I do a lot of sketching before any job, and I do a lot of sketching beyond the job. I sketch to stay in shape. My weekly calisthenics include drawing from life, in my opinion, the most important sketching to do as often as possible. It is the major and minor scales of our visual language. The tones we see are as sensitive as the tones a musician hears, and as a skilled musician will play scales along with their music on a daily basis, if we want to stay on top of our game we need to continue plugging away at the basics.
Here area few different drawings from various evenings this last semester in the gesture drawing class I teach at LAAFA. I have a brief explanation for the motivation behind the drawings. I put little ashcan books together each Comic-Con with a collection of these along with lessons to learn about quick sketching. It is fun to look back at each drawing, and it is really great to have all the memories surrounding each drawing from that day still fresh in my head when I look through the various pages. The following drawings are 3 – 5 minutes each using charcoal in most of the drawings and design marker in several.
This first sketch is using design abstraction to link the various anatomical landmarks together through the center line of the figure. I had two goals here, the first is abstracting the musculature and connecting the muscles together in a design aesthetic similar to how Dean Cornwell would construct and connect his anatomical designs. The second goal was to achieve volume within each physical region of the body through varying the edges.
Here is another figure using design and direction as a means of sculpting the form and building movement in the action. Here I am using parallel line structure to generate form and movement through thick and thin, soft and sharp, or the combination of line types.
This set of drawings is a page of form drawings, using value and edge to tell the story of the form design of the figure. I am using a cleaner tonality and softer gradation technique here to achieve a very solid form design, where the bottom right figure is using parallel lines to describe the form, more like the way Leyendecker would build out various tones and gradients in his figures.
Here are a few more figures where the goal was to build out dimension and form using both line strokes and tones/gradients to explain the light and shadow. You can see these drawings built out on my Instagram feed. It should be one of the most recent posts. I am posting more of these drawings done live on Instagram at the time that I am creating them on most Tuesday afternoons during my class.
These drawings are also developing form but using the anatomical rhythms between and across muscle groups and edges of bones. So much can be seen with very few simplified and deliberate marks.
These are both form driven sketches done with the Touch Design Markers, both are roughly 20″ tall on 24″ paper. On this tracing paper the markers can be manipulated like paint, achieving wet into wet effects, pick out, and blending are all very easy accomplish.
These two pages are very quick sketches working on using line to solve the movement and the weight of the pose. Heavy handedness is encouraged in this exercise, and simplicity is an absolute must. I think these could still be even simpler.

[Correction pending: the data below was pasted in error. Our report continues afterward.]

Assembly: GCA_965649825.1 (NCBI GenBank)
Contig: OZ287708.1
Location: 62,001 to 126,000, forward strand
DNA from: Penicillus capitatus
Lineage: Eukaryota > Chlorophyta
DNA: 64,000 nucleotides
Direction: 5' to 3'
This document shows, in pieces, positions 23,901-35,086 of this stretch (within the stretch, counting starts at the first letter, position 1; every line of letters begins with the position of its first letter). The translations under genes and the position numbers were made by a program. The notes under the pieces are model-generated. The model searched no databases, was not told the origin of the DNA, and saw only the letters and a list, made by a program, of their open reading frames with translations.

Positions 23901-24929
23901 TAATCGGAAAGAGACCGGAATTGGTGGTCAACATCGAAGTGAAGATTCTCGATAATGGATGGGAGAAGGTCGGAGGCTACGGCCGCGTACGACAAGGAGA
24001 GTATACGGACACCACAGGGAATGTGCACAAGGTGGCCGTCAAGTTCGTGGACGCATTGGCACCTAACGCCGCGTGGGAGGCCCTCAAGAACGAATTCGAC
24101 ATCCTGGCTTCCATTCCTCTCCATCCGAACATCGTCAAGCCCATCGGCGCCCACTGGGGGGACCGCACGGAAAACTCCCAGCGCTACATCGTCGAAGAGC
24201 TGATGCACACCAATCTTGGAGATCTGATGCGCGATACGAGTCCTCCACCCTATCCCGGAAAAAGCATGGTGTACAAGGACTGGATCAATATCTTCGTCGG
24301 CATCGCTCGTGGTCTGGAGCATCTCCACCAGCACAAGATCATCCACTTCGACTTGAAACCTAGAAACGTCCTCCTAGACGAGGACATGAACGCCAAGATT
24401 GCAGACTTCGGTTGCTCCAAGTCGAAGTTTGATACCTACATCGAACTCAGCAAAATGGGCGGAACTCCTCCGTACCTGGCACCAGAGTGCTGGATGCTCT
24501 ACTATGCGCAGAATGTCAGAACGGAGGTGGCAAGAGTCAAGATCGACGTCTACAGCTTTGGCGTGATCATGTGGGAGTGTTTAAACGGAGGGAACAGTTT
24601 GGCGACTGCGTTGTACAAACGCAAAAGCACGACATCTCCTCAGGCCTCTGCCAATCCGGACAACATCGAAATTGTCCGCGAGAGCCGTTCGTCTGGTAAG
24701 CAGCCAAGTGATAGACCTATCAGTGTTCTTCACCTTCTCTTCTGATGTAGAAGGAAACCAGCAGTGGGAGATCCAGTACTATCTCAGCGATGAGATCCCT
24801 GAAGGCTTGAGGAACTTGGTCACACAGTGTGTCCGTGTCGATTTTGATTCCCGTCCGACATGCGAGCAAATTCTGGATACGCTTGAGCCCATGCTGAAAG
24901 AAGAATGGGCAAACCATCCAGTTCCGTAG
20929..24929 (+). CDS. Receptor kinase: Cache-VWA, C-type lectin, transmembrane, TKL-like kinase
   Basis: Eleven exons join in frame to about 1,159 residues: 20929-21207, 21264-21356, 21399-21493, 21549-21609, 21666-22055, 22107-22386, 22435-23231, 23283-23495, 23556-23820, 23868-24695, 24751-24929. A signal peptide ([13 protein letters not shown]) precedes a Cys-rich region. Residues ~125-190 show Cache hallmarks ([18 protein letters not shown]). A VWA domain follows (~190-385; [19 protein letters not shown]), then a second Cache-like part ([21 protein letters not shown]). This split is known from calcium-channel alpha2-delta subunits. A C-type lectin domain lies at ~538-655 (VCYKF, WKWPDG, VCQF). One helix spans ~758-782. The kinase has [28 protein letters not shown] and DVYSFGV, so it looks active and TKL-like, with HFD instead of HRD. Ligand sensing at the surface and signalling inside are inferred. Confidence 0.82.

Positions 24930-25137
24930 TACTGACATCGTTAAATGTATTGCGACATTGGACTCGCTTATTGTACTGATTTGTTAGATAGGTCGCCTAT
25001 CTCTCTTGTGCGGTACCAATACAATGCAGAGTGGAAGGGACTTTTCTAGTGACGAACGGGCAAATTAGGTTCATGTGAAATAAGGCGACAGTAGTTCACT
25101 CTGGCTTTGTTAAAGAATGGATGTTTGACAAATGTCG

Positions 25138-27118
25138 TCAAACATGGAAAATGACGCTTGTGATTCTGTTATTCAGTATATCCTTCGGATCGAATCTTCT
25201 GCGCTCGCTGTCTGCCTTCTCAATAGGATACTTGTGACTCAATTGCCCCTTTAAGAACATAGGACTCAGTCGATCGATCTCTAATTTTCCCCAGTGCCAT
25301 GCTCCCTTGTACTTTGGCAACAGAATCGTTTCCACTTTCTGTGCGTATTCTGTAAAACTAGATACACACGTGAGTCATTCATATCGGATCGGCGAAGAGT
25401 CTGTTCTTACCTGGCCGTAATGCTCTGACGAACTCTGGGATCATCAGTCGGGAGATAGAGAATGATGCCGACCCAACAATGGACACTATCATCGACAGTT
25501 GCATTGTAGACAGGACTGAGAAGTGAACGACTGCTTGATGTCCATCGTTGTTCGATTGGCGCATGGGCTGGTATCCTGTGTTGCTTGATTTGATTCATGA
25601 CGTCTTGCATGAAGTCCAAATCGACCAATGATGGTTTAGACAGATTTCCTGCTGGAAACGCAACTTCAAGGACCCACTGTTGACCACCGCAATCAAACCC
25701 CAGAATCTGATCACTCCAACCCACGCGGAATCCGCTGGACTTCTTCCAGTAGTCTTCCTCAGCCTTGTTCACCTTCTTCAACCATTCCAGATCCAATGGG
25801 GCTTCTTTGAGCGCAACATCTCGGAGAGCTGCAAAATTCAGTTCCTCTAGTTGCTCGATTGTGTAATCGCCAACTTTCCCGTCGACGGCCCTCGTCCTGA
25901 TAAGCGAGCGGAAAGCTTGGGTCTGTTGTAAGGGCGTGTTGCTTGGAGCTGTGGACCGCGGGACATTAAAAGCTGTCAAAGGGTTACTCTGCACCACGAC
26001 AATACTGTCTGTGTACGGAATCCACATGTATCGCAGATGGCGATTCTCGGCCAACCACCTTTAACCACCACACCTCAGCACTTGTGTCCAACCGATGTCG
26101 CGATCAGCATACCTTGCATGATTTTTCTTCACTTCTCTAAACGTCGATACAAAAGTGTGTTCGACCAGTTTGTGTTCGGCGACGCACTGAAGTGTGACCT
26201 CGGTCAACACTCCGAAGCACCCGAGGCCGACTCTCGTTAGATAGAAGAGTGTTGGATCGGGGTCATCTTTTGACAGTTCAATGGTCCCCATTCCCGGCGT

This last page is using calligraphic shapes, a shape language of sorts, to first build out the design of the pose, then using edge and if time warrants, also using value to build out the dimensions within the abstractions.
I draw every day. I practice most of that time knowing that without the practice the craft I do will atrophy or stagnate. I love what I do too much to allow that to happen. These gesture sketches definitely hone the skills and keep the eyes sharp, and just knowing that will keep me coming back for more. I absolutely recommend sketching from life frequently, if not often if you are pushing yourself, trying to level up, or just trying to maintain a fresh hand in all the heavy loads of work that have to be accomplished.
Stay fresh in the skills, sketch from life and enjoy the process.
Ron Lemen is an illustrator/painter, educator, and designer.
Ron's career first took off in the Action Sports Industry working as a board graphic illustrator, layout artist, logo and product designer. From there he turned to sequential story telling as well as doing book covers, interior illustrations and the newly emerging market of concept design. During this time he went back to train, found and graduated from the Atelier System. He was also mentored by Sebastian Capella, Spanish portrait virtuoso.
Ron has been a concept designer and art director in the video game and film industry for 15 years with dozens of clients including Harmony Gold, Amazon, Sony, Activision, Ubi Soft, Mattel and more. Now freelancing full-time, his clients include Upper Deck, Dragon lance, White Wolf, Time Warner, Wizards of the Coast, Image Comics, Birdhouse Projects, Ride Snowboards, Disney, and more.
In addition to illustrating and Portrait Painting, Ron has been an art instructor for nearly 25 years, teaching for X-Train, LAAFA, CGMA, Gnomon, Studio 2nd Street, Park Blvd Studios, Sony, The Art Department, and Rev Art Academy.